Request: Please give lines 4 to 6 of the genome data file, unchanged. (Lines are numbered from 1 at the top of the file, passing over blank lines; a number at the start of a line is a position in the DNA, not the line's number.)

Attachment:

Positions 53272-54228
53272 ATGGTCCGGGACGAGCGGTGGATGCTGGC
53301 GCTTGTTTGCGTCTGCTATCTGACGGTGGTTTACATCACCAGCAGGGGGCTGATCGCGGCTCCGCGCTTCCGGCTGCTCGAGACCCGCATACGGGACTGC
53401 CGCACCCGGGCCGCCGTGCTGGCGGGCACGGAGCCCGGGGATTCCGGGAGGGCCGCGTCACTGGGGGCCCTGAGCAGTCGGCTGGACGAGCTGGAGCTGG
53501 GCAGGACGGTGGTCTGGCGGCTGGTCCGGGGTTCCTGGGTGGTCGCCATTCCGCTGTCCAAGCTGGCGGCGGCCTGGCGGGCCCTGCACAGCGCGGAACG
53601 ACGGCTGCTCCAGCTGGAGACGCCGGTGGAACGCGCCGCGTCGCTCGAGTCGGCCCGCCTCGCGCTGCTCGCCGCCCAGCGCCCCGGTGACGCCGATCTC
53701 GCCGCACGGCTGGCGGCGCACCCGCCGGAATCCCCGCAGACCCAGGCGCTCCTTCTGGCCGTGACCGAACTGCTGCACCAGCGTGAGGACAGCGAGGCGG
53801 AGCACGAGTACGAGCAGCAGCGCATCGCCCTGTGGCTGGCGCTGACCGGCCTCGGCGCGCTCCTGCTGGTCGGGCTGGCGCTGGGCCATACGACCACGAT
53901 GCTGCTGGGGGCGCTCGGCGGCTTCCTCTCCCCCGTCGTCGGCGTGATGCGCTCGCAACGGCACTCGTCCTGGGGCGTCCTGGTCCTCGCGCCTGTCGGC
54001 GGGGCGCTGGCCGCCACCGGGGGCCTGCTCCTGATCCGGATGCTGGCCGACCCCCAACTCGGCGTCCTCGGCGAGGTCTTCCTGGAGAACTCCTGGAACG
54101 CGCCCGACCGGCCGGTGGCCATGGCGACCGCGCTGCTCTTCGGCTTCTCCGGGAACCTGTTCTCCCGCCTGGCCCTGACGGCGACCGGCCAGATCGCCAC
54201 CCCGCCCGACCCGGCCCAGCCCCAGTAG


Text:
53401 CGCACCCGGGCCGCCGTGCTGGCGGGCACGGAGCCCGGGGATTCCGGGAGGGCCGCGTCACTGGGGGCCCTGAGCAGTCGGCTGGACGAGCTGGAGCTGG
53501 GCAGGACGGTGGTCTGGCGGCTGGTCCGGGGTTCCTGGGTGGTCGCCATTCCGCTGTCCAAGCTGGCGGCGGCCTGGCGGGCCCTGCACAGCGCGGAACG
53601 ACGGCTGCTCCAGCTGGAGACGCCGGTGGAACGCGCCGCGTCGCTCGAGTCGGCCCGCCTCGCGCTGCTCGCCGCCCAGCGCCCCGGTGACGCCGATCTC